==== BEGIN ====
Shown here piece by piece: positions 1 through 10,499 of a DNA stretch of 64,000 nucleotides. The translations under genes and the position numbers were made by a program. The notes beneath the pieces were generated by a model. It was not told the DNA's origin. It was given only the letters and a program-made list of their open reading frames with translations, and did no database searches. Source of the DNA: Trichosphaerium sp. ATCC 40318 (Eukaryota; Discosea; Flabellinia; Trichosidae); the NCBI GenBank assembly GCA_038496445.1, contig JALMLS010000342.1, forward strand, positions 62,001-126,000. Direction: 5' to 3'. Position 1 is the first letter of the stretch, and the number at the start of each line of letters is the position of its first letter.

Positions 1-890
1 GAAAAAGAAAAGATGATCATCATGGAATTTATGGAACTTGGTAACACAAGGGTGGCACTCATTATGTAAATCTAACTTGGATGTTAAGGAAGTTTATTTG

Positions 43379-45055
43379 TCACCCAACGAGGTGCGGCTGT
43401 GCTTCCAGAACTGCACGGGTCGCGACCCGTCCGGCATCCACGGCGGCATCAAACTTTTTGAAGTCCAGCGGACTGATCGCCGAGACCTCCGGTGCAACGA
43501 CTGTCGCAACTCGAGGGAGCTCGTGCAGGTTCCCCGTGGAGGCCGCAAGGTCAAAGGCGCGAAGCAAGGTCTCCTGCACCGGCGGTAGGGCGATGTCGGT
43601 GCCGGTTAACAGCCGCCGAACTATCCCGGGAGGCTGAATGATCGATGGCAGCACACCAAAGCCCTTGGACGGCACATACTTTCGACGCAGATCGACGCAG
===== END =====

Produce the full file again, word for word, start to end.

Shown here piece by piece: positions 1 through 10,499 of a DNA stretch of 64,000 nucleotides. The translations under genes and the position numbers were made by a program. The notes beneath the pieces were generated by a model. It was not told the DNA's origin. It was given only the letters and a program-made list of their open reading frames with translations, and did no database searches. Source of the DNA: Trichosphaerium sp. ATCC 40318 (Eukaryota; Discosea; Flabellinia; Trichosidae); the NCBI GenBank assembly GCA_038496445.1, contig JALMLS010000342.1, forward strand, positions 62,001-126,000. Direction: 5' to 3'. Position 1 is the first letter of the stretch, and the number at the start of each line of letters is the position of its first letter.

Positions 1-890
1 GAAAAAGAAAAGATGATCATCATGGAATTTATGGAACTTGGTAACACAAGGGTGGCACTCATTATGTAAATCTAACTTGGATGTTAAGGAAGTTTATTTG

Positions 43379-45055
43379 TCACCCAACGAGGTGCGGCTGT
43401 GCTTCCAGAACTGCACGGGTCGCGACCCGTCCGGCATCCACGGCGGCATCAAACTTTTTGAAGTCCAGCGGACTGATCGCCGAGACCTCCGGTGCAACGA
43501 CTGTCGCAACTCGAGGGAGCTCGTGCAGGTTCCCCGTGGAGGCCGCAAGGTCAAAGGCGCGAAGCAAGGTCTCCTGCACCGGCGGTAGGGCGATGTCGGT
43601 GCCGGTTAACAGCCGCCGAACTATCCCGGGAGGCTGAATGATCGATGGCAGCACACCAAAGCCCTTGGACGGCACATACTTTCGACGCAGATCGACGCAG